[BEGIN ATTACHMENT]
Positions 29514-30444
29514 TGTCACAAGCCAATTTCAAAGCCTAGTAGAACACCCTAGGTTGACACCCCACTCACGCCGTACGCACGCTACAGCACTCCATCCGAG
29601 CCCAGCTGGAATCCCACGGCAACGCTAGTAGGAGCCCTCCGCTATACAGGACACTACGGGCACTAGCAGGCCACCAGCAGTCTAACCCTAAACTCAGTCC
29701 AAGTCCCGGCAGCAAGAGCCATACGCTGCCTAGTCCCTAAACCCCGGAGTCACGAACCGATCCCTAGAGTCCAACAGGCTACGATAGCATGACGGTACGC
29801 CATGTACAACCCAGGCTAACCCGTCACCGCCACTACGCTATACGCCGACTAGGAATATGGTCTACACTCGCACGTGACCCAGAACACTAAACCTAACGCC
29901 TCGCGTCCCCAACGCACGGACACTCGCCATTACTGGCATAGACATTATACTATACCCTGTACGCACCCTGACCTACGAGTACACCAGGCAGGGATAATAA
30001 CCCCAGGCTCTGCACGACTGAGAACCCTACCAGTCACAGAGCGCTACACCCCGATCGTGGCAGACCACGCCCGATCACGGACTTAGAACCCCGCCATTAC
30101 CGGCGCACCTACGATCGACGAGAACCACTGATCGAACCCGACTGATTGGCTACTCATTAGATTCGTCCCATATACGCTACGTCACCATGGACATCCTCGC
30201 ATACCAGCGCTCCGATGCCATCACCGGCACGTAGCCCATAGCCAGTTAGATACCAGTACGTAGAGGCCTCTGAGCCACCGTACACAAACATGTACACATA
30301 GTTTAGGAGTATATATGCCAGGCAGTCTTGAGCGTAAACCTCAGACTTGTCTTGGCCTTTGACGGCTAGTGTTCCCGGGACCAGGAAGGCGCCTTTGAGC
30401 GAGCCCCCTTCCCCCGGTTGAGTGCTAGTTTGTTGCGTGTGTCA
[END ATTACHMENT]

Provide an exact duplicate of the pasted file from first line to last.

Positions 29514-30444
29514 TGTCACAAGCCAATTTCAAAGCCTAGTAGAACACCCTAGGTTGACACCCCACTCACGCCGTACGCACGCTACAGCACTCCATCCGAG
29601 CCCAGCTGGAATCCCACGGCAACGCTAGTAGGAGCCCTCCGCTATACAGGACACTACGGGCACTAGCAGGCCACCAGCAGTCTAACCCTAAACTCAGTCC
29701 AAGTCCCGGCAGCAAGAGCCATACGCTGCCTAGTCCCTAAACCCCGGAGTCACGAACCGATCCCTAGAGTCCAACAGGCTACGATAGCATGACGGTACGC
29801 CATGTACAACCCAGGCTAACCCGTCACCGCCACTACGCTATACGCCGACTAGGAATATGGTCTACACTCGCACGTGACCCAGAACACTAAACCTAACGCC
29901 TCGCGTCCCCAACGCACGGACACTCGCCATTACTGGCATAGACATTATACTATACCCTGTACGCACCCTGACCTACGAGTACACCAGGCAGGGATAATAA
30001 CCCCAGGCTCTGCACGACTGAGAACCCTACCAGTCACAGAGCGCTACACCCCGATCGTGGCAGACCACGCCCGATCACGGACTTAGAACCCCGCCATTAC
30101 CGGCGCACCTACGATCGACGAGAACCACTGATCGAACCCGACTGATTGGCTACTCATTAGATTCGTCCCATATACGCTACGTCACCATGGACATCCTCGC
30201 ATACCAGCGCTCCGATGCCATCACCGGCACGTAGCCCATAGCCAGTTAGATACCAGTACGTAGAGGCCTCTGAGCCACCGTACACAAACATGTACACATA
30301 GTTTAGGAGTATATATGCCAGGCAGTCTTGAGCGTAAACCTCAGACTTGTCTTGGCCTTTGACGGCTAGTGTTCCCGGGACCAGGAAGGCGCCTTTGAGC
30401 GAGCCCCCTTCCCCCGGTTGAGTGCTAGTTTGTTGCGTGTGTCA